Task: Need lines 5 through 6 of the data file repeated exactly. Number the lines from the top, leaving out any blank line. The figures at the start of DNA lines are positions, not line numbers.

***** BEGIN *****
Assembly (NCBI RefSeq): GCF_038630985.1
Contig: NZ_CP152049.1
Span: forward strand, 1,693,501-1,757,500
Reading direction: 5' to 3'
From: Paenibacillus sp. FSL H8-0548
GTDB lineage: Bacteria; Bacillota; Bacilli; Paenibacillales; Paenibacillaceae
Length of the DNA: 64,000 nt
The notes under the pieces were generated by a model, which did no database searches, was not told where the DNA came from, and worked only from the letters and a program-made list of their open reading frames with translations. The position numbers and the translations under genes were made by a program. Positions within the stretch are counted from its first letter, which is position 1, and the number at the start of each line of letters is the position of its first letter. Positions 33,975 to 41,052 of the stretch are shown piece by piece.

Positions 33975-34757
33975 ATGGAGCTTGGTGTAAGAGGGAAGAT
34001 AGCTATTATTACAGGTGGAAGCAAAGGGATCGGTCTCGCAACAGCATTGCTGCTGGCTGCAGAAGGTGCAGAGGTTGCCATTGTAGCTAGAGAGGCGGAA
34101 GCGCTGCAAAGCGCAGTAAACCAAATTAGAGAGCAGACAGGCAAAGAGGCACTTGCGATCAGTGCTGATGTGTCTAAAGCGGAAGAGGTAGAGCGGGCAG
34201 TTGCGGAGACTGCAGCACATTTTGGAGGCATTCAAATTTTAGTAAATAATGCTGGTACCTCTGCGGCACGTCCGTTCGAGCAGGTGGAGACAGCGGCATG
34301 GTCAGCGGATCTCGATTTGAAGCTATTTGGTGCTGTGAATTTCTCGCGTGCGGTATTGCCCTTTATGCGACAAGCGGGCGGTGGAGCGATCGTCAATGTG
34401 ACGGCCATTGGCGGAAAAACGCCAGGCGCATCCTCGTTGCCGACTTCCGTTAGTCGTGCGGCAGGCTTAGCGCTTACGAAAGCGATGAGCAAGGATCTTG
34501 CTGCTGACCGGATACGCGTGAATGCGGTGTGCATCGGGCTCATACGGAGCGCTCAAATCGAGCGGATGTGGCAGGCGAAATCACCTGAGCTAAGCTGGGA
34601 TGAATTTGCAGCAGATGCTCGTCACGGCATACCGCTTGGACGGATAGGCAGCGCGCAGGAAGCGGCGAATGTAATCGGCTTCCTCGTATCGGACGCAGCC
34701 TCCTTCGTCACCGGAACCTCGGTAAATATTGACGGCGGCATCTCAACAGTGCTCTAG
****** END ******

From: Paenibacillus sp. FSL H8-0548
GTDB lineage: Bacteria; Bacillota; Bacilli; Paenibacillales; Paenibacillaceae